If you asked Marwan, 27, what he imagined for his future before ISIS occupied Sinjar in 2014, he would have said that he wanted to finish his degree, find a job, and start a family in his hometown of Til-Qasab Village.

Marwan's life completely changed when ISIS invaded, which forced him to stop his studies and flee to Khanki Camp on the outskirts of Dohuk. To meet his basic needs and provide for his family, Marwan worked as a daily wage earner.

In 2017, Marwan returned to Sinjar, this time with a wife and newborn baby. Like many daily wage workers, Marwan had to work more than one job to make ends meet. Even working multiple jobs, Marwan was only able to earn $20 per week. Marwan dreamed of establishing his own business in order to secure a more stable and suitable life for his growing family.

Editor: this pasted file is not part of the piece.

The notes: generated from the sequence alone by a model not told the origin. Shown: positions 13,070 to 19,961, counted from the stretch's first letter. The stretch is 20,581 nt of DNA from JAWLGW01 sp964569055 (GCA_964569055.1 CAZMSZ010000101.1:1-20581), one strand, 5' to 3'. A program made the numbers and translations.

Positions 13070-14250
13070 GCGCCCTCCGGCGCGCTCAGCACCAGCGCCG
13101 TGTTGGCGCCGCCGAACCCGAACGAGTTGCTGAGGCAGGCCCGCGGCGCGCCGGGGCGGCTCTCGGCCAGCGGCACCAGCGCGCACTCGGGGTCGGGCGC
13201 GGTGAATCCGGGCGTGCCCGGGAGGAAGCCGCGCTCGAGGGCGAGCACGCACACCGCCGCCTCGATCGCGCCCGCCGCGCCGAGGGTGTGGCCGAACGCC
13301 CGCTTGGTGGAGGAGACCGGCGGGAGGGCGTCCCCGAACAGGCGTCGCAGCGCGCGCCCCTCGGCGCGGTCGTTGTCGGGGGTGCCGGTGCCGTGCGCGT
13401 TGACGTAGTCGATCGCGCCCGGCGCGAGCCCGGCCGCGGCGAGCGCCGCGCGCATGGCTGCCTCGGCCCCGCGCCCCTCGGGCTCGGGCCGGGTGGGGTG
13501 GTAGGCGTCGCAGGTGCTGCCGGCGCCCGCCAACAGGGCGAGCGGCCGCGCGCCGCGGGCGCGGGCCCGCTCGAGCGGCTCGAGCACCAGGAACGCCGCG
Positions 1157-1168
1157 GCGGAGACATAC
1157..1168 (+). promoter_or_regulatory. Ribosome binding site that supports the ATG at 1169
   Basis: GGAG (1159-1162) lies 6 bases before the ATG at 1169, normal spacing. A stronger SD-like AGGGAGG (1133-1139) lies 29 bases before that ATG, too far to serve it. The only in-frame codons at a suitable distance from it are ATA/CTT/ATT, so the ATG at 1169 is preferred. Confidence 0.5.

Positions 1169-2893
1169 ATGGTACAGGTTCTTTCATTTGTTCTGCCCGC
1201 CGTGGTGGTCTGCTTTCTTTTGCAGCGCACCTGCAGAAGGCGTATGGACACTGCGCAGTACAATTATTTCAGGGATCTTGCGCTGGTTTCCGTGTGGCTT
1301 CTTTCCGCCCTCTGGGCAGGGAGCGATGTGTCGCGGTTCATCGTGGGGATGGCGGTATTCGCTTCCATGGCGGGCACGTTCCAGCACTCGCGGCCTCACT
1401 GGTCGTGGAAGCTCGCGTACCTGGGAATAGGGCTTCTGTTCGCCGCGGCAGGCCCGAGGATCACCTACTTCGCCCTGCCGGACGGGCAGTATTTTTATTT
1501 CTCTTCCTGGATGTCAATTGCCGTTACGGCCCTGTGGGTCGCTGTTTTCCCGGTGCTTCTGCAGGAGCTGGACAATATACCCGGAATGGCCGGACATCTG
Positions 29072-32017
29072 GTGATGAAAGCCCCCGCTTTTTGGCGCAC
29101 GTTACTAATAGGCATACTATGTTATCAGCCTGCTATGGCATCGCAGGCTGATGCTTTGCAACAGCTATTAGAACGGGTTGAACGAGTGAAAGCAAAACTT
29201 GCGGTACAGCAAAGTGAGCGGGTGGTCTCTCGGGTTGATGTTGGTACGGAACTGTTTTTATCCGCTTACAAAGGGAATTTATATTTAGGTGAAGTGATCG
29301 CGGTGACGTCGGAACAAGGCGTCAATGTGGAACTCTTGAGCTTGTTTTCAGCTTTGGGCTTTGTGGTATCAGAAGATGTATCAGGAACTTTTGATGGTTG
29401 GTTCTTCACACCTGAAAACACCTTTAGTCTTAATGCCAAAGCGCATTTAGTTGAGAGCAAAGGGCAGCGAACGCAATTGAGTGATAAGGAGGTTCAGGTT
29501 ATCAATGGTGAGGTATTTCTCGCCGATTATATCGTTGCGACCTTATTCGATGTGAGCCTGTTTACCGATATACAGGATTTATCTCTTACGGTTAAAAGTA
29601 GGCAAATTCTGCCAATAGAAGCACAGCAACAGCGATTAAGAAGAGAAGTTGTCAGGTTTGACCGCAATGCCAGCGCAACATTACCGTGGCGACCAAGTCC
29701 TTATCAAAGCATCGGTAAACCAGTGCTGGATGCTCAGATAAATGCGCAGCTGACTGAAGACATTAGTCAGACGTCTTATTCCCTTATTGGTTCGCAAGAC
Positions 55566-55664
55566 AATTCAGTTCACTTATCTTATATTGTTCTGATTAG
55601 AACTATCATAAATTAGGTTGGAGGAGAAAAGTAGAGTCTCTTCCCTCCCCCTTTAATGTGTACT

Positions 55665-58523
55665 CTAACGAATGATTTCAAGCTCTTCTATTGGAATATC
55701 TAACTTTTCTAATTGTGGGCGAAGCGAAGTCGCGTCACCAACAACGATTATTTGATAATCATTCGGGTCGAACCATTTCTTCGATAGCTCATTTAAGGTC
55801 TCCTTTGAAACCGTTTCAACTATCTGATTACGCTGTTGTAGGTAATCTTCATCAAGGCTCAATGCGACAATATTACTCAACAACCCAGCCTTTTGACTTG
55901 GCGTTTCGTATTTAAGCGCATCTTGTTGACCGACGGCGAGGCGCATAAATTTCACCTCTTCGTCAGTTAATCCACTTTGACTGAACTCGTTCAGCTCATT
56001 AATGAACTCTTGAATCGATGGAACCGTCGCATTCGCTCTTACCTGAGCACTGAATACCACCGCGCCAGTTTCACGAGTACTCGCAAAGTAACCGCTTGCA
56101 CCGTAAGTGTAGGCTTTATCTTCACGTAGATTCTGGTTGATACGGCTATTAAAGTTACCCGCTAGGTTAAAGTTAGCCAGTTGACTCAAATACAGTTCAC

With support from USAID, Marwan was able to open a convenience store, which instantly tripled his weekly income. After two months, Marwan used his profits to expand his store and open a second business - a chicken butcher shop -- further growing his weekly income. "I am very happy and busy with my work. Before, I had to borrow money for my livelihood. Now, I have paid off all my debts, and I can save money," said Marwan.

Through the Marla Ruzicka Iraqi War Victims Fund, USAID is helping Iraqis rebuild their lives with dignity.

Marwan organizes his convenience store in Sinjar.
Marwan organizes his convenience store in Sinjar.